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Propositions 57 and 58 Are a Necessary First Step

Tuesday February 24, 2004

The March 2 election date is fast-approaching and many Berkeley voters have already received their absentee ballots. So many of you have called me and asked my opinion about Propositions 57 and 58, that I am distributing the remarks I gave on this subject to the Berkeley Democratic Club earlier this month.  

Prop. 57, the Economic Recovery Bond Act, authorizes the state to sell $15 billion in bonds to pay for operations, not the bricks and mortar that you normally would expect from the selling of bonds. These bonds are to be paid back over a period of 9 to 14 years from one fourth of a penny from the state sales tax. A range is given on the number of years to pay back the debt because as the economy improves, the total amount of sales tax increases. the amount available for payback increases, and the payback period decreases. As the economy slows or limps along, the amount of sales tax goes down, and the payback period takes longer. 

Prop. 58 amends the California Constitution to require the state to approve balanced budgets each year in the future. Currently, the Constitution requires the governor to propose a balanced budget annually, but does not require that the final budget approved by the Legislature and signed by the governor be balanced. Prop. 58 also requires that the state set up a reserve using from 1-3 percent of the state’s general fund revenues until the reserve reaches either $8 billion or five percent of the state’s General Fund whichever is greater. The purpose of this reserve is to smooth out future dips in revenue so that there aren’t sudden changes to programs and services. 

Both Prop. 57 and 58 must be approved by the voters in order for either to take effect.  

Berkeley’s acting city manager, Phil Kamlarz, has called borrowing to pay past debt is “lousy policy.” We can all agree on that, and hopefully a majority of us will agree that the financial situation California faces todayleaves us without choice. Just like too many ordinary people, the state has been living with unbalanced budgets—spending more than their income. I am not here to fix blame or point fingers. There is plenty of blame to be assigned to many parties, but what has happened, has happened. Now, we need to focus on getting out of this mess, so let me give you five compelling reasons why we need to approve Propositions 57 and 58 on March 2.  

1) Without voter approval of 57 and 58, the state will be out of money in June of 2004. 

2) The state, which already takes millions from local governments to balance their budget, will take even more, maybe double the current amount. The state has taken $4 million from Berkeley alone every yearsince the early ‘90s, $6 million now. The state taking more will clearly be a disaster for our own local situation. They need to give our money back to us!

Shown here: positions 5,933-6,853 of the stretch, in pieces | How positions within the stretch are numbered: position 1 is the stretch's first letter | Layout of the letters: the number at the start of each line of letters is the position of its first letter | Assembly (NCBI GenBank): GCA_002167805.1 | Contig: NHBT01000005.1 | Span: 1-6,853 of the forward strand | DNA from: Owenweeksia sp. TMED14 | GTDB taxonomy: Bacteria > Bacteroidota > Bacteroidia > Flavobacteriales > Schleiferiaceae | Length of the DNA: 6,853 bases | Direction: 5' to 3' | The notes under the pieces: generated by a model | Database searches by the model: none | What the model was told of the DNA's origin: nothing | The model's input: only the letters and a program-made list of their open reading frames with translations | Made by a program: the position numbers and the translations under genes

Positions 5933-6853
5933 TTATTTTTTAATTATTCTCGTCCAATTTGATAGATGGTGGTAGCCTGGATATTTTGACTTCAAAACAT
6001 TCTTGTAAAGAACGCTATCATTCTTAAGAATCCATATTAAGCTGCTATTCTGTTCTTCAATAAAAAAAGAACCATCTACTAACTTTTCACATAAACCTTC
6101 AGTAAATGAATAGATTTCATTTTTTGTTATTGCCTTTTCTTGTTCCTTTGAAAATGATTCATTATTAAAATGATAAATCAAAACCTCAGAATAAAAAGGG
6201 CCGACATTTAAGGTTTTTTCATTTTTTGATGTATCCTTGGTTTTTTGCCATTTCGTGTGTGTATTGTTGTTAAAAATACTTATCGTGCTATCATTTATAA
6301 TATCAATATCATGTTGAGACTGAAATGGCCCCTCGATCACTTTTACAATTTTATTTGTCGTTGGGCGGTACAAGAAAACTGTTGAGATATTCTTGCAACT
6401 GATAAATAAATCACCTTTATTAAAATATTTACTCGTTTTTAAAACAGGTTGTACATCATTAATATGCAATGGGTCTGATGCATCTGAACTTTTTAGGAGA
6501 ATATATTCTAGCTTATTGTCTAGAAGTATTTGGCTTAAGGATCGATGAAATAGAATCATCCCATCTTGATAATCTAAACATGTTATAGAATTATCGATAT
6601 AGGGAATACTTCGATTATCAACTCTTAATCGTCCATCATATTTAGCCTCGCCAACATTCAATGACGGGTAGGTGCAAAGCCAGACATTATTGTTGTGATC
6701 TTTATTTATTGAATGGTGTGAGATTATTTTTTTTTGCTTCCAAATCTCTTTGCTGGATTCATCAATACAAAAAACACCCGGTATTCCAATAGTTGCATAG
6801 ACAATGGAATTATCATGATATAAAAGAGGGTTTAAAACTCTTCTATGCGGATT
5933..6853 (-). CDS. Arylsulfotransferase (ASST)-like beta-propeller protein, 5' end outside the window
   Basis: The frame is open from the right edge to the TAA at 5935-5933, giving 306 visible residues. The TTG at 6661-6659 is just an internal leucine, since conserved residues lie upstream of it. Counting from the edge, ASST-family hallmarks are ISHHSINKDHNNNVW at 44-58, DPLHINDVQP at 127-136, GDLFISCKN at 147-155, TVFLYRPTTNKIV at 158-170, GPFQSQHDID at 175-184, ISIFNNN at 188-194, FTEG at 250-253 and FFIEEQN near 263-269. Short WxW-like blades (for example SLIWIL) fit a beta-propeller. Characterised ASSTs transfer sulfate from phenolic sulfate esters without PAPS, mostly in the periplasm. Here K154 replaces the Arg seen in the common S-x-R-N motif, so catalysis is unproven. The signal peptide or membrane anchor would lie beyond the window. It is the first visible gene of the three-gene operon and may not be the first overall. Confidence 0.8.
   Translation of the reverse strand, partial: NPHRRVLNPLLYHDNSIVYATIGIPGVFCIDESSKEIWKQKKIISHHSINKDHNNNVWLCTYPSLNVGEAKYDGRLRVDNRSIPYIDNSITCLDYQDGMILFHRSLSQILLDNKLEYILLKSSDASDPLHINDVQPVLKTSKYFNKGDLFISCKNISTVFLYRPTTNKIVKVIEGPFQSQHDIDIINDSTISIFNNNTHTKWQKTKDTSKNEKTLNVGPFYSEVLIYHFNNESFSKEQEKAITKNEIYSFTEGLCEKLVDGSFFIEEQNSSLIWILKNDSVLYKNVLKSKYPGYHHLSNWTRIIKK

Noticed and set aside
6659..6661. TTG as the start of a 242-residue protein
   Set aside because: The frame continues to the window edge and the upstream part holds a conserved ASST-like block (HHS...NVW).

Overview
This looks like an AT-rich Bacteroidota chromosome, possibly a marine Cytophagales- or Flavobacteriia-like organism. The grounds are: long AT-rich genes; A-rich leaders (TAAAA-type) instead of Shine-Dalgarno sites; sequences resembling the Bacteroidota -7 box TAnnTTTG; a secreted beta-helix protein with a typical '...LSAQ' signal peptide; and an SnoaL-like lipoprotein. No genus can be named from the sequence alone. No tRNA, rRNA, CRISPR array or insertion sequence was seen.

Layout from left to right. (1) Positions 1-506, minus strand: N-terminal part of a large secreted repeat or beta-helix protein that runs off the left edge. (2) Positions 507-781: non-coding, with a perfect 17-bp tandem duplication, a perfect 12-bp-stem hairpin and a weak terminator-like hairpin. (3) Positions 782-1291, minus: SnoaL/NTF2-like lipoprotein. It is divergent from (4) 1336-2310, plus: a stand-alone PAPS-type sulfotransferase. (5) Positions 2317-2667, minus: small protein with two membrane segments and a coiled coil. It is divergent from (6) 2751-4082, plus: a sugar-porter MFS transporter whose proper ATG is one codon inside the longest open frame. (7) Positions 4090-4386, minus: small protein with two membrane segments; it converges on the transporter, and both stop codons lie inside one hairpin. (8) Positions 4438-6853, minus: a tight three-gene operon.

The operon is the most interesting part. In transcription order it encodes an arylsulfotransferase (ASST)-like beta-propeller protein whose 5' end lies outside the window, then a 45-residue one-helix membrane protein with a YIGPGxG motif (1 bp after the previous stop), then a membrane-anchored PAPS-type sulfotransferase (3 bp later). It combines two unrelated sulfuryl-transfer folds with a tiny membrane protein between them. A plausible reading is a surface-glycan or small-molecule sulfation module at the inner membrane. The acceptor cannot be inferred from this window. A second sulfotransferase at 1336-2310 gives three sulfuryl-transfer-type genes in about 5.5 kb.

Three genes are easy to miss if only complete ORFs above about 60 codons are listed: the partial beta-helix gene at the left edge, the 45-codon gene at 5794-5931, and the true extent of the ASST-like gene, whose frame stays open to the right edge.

3) Even if bankrupt, the state will still have to function, so California will have to turn to “stand-by agreements.” These are nasty financial instruments that carry very high interest rates which depending on various factors, could increase California’s debt to $30 billion by 2005!  

4) We can’t rely upon last year’s $11 billion bond debt financing plan approved by the Legislature last year because that action is being taken to court by the Pacific Legal Foundation on the basis it wasn’t approved by the voters. Don’t be mistaken, this $11 billion is included in the $15 billion in Prop. 57. There isn’t an extra $11 billion out there. Several legal experts believe that the Pacific Legal Foundation court challenge will succeed. 

5) If we were to raise income tax rates on those with incomes over $200,000, raise taxes on alcohol and tobacco and raise the sales tax by one cent, we will generate about $7 billion, not even one-half of the $15 billion debt. 

Some have said that the whole debt could be wiped out simply by raising income taxes on California’s wealthiest residents. Income taxes are not retroactive. The earliest an income tax increase could apply would be next year, maybe longer depending on how long it takes to work out. This, at best will be after the state runs out of money and has to rely on deep cuts to services, funds from local and county government and those costly stand-by agreements. Also, increases to income tax are also subject to all of the withholding and credits allowable for various reasons, so it’s hard to determine the full impact without a great deal more of study. 

This is far too important a matter to play around with. I am very concerned that our elected leadership at all levels, with the exception of Oakland Mayor Jerry Brown, has been silent on this issue. So, it is time, for us ordinary citizens to speak up. An interesting analogy that we can all relate to, and use as an explanation to friends and neighbors, is the ordinary citizen who lives beyond his means and gets into wrenching debt. Any responsible credit counselor would advisor this person to consolidate debt, re-finance with lower interest rates, make regular paybacks and commit to responsible behavior in the future. This is exactly what Propositions 57 and 58 do. 

Sure, approving Props 57 and 58 will not solve our budget woes. We still must face living within our means, trimming state expenditures (I suggest eliminating the State giving brand new luxury cars to legislators and paying people over $100,000 to sit on a state board), and raising new revenues (I suggest increase income taxes on our wealthiest residents). Yes, it’s lousy policy to borrow to get out of debt, but it’s the responsible, practical and effective thing to do right now. Vote yes on Propositions 57 and 58 on the March ballot.  


Shirley Dean is a former mayor of Berkeley.